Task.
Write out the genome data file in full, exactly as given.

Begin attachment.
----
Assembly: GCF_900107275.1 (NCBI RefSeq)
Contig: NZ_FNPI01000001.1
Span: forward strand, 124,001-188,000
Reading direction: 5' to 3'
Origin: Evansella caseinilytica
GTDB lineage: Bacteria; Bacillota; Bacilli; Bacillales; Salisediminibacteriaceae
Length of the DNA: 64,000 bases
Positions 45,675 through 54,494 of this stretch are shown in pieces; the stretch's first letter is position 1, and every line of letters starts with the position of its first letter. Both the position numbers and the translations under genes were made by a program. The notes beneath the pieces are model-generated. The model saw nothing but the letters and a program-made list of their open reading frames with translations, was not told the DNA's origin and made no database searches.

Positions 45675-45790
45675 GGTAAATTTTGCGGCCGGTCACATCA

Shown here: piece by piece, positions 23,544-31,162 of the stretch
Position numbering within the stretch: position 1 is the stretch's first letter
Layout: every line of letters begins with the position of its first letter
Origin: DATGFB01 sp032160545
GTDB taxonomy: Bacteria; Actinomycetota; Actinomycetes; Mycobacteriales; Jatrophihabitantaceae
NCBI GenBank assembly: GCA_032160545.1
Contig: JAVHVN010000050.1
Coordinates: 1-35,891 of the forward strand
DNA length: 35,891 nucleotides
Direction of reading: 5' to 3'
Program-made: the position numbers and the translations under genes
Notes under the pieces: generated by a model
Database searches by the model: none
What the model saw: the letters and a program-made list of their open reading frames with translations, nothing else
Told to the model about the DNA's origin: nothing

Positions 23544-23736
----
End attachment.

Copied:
Assembly: GCF_900107275.1 (NCBI RefSeq)
Contig: NZ_FNPI01000001.1
Span: forward strand, 124,001-188,000
Reading direction: 5' to 3'
Origin: Evansella caseinilytica
GTDB lineage: Bacteria; Bacillota; Bacilli; Bacillales; Salisediminibacteriaceae
Length of the DNA: 64,000 bases
Positions 45,675 through 54,494 of this stretch are shown in pieces; the stretch's first letter is position 1, and every line of letters starts with the position of its first letter. Both the position numbers and the translations under genes were made by a program. The notes beneath the pieces are model-generated. The model saw nothing but the letters and a program-made list of their open reading frames with translations, was not told the DNA's origin and made no database searches.

Positions 45675-45790
45675 GGTAAATTTTGCGGCCGGTCACATCA

Shown here: piece by piece, positions 23,544-31,162 of the stretch
Position numbering within the stretch: position 1 is the stretch's first letter
Layout: every line of letters begins with the position of its first letter
Origin: DATGFB01 sp032160545
GTDB taxonomy: Bacteria; Actinomycetota; Actinomycetes; Mycobacteriales; Jatrophihabitantaceae
NCBI GenBank assembly: GCA_032160545.1
Contig: JAVHVN010000050.1
Coordinates: 1-35,891 of the forward strand
DNA length: 35,891 nucleotides
Direction of reading: 5' to 3'
Program-made: the position numbers and the translations under genes
Notes under the pieces: generated by a model
Database searches by the model: none
What the model saw: the letters and a program-made list of their open reading frames with translations, nothing else
Told to the model about the DNA's origin: nothing

Positions 23544-23736